Canada and the U.S. enjoy the largest bilateral trade relationship in the world -- $1.23 trillion in bilateral trade and investment, which is more than $100 billion more than the U.S.- China trade relationship and five times larger than the Australia and China relationship. The Canadian and Australian economies share some similarities in that they both have an abundance of natural resources and have similar-sized economies.
However, we are beginning to see a divergence between the two countries. Anyone who pumps gas is fully aware of the nearly 50% drop in oil prices since last summer. What most consumers are not aware of is that iron ore and copper prices have also fallen by similar margins and the glut of oil and weak demand is causing large layoffs in the energy industries. Iron ore in particular continues to remain at six-year lows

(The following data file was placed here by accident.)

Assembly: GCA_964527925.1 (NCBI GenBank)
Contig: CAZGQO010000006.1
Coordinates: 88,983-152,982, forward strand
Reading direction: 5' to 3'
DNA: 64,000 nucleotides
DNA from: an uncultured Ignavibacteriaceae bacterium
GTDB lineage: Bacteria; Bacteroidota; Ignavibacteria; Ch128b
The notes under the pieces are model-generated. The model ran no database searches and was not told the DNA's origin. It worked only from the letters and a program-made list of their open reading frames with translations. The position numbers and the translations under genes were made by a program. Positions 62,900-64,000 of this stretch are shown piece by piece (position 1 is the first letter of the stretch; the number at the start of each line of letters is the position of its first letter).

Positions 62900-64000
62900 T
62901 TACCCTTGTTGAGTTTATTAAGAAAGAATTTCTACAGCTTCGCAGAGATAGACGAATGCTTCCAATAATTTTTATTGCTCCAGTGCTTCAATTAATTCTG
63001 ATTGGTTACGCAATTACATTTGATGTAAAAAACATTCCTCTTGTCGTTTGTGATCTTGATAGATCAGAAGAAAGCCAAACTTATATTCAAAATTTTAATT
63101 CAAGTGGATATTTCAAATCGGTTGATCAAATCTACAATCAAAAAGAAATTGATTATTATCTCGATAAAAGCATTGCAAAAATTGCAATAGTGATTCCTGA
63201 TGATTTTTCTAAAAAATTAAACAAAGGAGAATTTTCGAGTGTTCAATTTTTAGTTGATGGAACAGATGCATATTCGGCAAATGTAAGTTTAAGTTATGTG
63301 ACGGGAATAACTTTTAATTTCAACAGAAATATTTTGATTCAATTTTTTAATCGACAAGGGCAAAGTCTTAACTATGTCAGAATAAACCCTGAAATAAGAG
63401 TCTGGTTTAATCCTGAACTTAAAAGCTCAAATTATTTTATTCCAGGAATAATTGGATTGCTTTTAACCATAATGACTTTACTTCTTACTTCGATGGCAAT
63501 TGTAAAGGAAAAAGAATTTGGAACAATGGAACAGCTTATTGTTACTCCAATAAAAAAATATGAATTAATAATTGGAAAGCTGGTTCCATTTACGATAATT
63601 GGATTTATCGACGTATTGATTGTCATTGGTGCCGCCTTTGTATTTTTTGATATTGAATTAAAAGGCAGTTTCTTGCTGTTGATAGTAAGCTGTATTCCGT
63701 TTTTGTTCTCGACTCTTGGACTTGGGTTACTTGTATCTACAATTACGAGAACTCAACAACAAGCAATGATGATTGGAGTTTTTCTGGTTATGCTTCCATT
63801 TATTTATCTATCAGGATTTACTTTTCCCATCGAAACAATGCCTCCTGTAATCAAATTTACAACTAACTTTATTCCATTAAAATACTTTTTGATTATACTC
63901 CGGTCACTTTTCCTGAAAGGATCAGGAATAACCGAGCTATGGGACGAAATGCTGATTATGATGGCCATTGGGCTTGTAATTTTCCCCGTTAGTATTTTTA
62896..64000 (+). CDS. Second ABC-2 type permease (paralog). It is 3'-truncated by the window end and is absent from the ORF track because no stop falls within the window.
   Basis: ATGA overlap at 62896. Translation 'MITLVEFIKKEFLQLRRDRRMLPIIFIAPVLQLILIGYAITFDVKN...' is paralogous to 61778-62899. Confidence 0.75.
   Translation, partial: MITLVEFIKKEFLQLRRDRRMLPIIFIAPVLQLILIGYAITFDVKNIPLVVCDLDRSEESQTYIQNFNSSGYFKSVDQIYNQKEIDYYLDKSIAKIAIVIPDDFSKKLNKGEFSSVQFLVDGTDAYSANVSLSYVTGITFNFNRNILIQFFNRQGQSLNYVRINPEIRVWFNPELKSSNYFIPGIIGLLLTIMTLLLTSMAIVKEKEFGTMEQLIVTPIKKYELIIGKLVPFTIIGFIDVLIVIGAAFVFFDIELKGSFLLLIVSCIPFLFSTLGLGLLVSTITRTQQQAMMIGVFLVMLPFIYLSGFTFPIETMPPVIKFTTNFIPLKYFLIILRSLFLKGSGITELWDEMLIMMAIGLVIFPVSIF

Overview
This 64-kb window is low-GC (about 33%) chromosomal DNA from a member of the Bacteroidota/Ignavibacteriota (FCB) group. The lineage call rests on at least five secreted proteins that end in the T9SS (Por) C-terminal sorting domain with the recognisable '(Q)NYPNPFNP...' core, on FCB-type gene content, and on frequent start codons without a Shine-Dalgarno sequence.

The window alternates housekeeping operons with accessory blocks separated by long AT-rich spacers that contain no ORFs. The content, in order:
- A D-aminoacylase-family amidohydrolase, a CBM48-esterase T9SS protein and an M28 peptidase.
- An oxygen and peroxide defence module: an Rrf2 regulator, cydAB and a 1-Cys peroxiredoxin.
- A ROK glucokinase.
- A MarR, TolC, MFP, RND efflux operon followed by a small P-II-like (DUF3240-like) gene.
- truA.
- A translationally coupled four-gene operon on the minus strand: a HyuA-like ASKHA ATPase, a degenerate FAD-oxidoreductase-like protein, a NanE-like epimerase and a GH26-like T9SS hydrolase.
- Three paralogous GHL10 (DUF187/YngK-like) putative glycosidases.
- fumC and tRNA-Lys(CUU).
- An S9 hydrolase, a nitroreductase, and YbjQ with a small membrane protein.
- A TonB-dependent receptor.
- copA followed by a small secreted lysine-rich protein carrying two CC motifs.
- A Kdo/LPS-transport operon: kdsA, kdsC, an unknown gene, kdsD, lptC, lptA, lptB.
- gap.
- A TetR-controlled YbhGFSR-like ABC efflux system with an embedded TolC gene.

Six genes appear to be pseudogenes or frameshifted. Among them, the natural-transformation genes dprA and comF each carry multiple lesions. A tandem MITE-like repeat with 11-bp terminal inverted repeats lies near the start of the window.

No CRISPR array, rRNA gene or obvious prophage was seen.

Once the Great Recession began and demand for cheap steel from China declined sharply, an enormous impact was felt in Australia. Australian trade surpluses turned to deficits, pressuring and keeping the Australian dollar pinned down. Just this past week, the 4th largest iron ore supplier in Australia suspended operations.
Meanwhile, Canada which is primarily an oil exporter and much less involved with iron ore, has seen its currency stabilize as oil prices appear to have bottomed for now. In fact, oil hit the highest levels of the year this week.
Also this week, the Bank of Canada met and left rates unchanged, although there was some expectation in the markets that the bank would cut rates again. The Canadian central bank surprised markets in January when it cut rates against expectations of keeping rates on hold.
Markets are now shifting their expectations on the path of rates for Canada after this week’s meeting, and while no one expects the Bank of Canada to raise rates this year, the question of lower rates is much more uncertain now.
Our View: This is a reminder that markets work in cycles, almost always not in any apparent coordination with each other. It will always be this way, and we have to learn to live within those market parameters.
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